eCommerce Lifestyle
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The Truth About Why Brands Pay Us BIG $$$ To Sell Their Products!

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Why do brands and manufacturers pay us to sell their products instead of selling direct to consumers? Anton answers that question, plus more in today’s episode of the eCommerce Lifestyle podcast.

As always, if you have any questions and suggestions, please feel free to leave a comment below. Don’t forget to share this with someone who needs to hear it.

What's Covered in This Episode:

  • Why don't brands sell DTC?
  • It's a different business model.
  • They can focus on what they're great at.
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Links From This Episode:

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Transcript

What's up everybody? Anton Kraly here from ecommercelifestyle.com and welcome back to the podcast. So if you're a first time listener here, just know that this show comes out every single Monday and Thursday with a new episode. And all of these episodes are designed to help eCommerce store owners to increase their revenue, automate their operations and become the authority in their niche.

And it's actually crazy. I was just looking back and we're almost at 200 episodes. So if somehow you're just stumbling upon this podcast today and you get value I would highly encourage you to go to whatever podcast player you use, we are on all of them. Search for eCommerce lifestyle and make sure you subscribe to the podcast and also go through all of our back catalog. Again, you'll get a bunch of tips on how to build and grow and scale an eCommerce store.

And a lot of what we talk about on this show, it's, eCommerce in general. It'll work for any type of store owner but a lot of it is really focusing on the drop-ship business model, specifically the model that I've been using myself since 2007 and that I teach at dropshiplifestyle.com.

So with this model, we're not drop-shipping from China. We're not trying to find some products that we can private label or just work some deal in and build a trending store. That's not what we do. What we do with our business is go out there and find the best brands in the industry, or as I call it niche that we're getting into and we form actual relationships with these companies. So we become authorized retailers, to sell products for these brands.

Now, to me, it's just like, yeah, that's what we do but I realize that it might not be clear to everybody on how this works and the reason this came up and the reason I'm recording this podcast right now, is because I just, well, seven hours ago at the time we're recording this, I got a comment on one of our YouTube videos and this came from a guy named Tom.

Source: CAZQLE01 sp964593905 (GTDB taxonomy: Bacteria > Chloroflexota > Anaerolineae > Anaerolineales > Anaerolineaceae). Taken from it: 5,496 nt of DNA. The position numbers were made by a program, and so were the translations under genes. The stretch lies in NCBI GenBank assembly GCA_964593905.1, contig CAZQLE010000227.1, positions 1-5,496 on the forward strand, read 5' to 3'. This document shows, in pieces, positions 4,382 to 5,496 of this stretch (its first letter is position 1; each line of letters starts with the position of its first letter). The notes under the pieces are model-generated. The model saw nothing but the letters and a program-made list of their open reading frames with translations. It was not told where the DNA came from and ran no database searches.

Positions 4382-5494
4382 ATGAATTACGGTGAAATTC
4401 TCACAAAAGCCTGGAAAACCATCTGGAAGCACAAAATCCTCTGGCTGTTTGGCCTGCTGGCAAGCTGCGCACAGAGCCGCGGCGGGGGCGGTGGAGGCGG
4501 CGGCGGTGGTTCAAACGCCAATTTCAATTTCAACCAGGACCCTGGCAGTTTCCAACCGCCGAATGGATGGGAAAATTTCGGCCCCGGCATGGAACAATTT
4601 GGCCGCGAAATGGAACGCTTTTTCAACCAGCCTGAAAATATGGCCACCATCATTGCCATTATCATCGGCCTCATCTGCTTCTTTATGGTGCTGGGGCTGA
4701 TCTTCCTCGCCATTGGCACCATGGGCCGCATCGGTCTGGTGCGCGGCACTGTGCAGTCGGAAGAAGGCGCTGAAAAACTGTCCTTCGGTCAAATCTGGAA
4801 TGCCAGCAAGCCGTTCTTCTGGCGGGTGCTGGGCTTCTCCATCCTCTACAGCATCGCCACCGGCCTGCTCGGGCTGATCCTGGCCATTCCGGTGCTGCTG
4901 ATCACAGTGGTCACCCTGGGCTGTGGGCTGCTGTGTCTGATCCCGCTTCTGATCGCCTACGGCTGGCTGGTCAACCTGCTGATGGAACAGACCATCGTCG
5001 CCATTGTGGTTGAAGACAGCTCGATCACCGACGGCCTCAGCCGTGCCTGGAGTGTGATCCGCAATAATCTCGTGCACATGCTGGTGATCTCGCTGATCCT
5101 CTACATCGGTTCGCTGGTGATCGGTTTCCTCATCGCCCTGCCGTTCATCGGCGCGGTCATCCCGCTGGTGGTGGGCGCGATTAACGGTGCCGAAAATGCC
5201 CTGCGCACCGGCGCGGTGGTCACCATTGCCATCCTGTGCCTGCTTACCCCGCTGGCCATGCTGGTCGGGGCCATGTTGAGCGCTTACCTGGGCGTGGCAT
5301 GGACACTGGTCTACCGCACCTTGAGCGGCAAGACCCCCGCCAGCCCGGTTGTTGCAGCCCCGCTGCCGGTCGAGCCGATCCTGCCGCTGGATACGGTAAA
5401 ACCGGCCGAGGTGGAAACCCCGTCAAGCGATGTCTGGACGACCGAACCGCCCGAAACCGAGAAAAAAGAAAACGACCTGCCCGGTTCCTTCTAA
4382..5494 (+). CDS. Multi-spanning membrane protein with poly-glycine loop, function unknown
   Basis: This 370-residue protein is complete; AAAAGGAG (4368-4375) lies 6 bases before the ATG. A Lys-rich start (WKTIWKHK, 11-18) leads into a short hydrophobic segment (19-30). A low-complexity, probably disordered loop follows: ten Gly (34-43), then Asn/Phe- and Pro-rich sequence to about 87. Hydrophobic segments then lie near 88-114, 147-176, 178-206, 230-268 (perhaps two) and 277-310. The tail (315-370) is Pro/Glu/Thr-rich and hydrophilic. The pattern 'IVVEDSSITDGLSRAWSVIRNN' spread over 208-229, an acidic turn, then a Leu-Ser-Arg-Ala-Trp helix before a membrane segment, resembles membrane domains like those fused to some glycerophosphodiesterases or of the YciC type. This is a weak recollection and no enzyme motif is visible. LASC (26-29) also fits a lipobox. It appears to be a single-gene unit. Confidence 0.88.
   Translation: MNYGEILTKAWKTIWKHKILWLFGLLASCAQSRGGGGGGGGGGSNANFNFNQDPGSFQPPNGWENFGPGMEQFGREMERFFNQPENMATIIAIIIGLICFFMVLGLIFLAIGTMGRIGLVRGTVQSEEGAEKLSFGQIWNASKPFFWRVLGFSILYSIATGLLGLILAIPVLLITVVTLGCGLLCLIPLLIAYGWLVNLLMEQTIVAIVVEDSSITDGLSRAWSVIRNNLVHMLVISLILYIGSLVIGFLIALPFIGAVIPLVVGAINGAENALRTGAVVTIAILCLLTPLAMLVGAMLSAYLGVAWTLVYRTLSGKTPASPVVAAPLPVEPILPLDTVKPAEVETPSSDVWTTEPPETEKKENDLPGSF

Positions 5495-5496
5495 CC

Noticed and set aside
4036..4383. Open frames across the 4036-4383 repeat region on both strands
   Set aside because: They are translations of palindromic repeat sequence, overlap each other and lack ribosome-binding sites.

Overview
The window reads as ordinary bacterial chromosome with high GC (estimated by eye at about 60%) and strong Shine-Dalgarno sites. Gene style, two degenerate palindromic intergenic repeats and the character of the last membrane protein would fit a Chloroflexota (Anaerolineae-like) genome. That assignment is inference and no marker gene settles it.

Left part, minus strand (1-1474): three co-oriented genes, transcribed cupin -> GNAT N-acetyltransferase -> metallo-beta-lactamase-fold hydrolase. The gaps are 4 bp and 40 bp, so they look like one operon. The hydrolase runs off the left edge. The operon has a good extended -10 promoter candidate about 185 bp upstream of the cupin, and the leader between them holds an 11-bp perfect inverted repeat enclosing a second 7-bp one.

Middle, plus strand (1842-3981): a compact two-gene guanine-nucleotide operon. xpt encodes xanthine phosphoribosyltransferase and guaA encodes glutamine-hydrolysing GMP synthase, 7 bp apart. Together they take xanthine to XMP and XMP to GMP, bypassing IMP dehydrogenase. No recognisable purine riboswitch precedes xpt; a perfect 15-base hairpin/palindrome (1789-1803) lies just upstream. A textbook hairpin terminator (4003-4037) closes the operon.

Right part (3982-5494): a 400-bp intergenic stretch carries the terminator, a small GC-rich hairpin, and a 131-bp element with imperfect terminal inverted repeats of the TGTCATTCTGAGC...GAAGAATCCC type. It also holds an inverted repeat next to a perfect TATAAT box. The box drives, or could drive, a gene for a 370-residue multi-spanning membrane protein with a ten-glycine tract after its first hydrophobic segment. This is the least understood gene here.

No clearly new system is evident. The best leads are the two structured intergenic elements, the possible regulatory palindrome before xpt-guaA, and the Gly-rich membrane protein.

And he said, "Please explain why suppliers and manufacturers do not advertise their products on Amazon or their websites, to sell direct to consumers," or he said, "Direct to customers but rather a allow you to drop-ship. I believe most of them have the capabilities to do what you do in eCommerce. Thanks."

So I gave him kind of like a two sentence answer because I don't like typing. And then I said, I'll make you a podcast and kind of expand on this. So fair question. Again, it basically is why would these brands that you sell for, that you're an authorized retailer for, allow you to sell their stuff? And it's because what they do, their business model, is not eCommerce. And I'll go through this a few different ways.

But picture a company, they're not all like legacy brands. But picture a brand maybe that makes... I don't know, that makes pool tables and that has been making pool tables for the past 50 years. Their business is to make excellent products that consumers want but their business isn't, back before the internet, it wasn't go from town to town and open up showrooms and get people to come in and run ads in magazines and in radio and newspapers and say, "Hey, come buy our pool tables." That wasn't their business.

The thing that's confusing now, or I think the reason this question is appearing more and more, is because there are some of these breakout brands in eCommerce. You can kind of even call them almost unicorns but they're these brands that are direct to consumer. So their business model is, they're going to find what customers want. They're going to make these products but they're going to do all the work as well, right?

They're going to hire an eCommerce team. They're going to find somebody amazing with conversion rate optimization. They're going to hire digital marketers to run Google ads, Facebook ads, Pinterest ads, YouTube ads, just every platform they can get on. Do direct media buys. They're going to hire a sales team for when people call in to buy stuff. They're going to hire a team to do customer service. They're going to figure out all the technology that are going to power their eCommerce side. And everything that they do, in order to drive sales is going to be dependent on what they do as a company.

Now that again, there are companies that do that, and I do think there'll be more and more of them over time. But these direct to consumer brands, by the way, which I think is a great business model and I'm not saying nobody should do but they make up a minuscule percentage of the brands out there, that actually manufacture products and that actually look for retailers like us, again to bring them sales. Because the biggest thing to really, I guess, understand, is the business model of manufacturing and logistics and forecasting sales to make sure you have product in stock.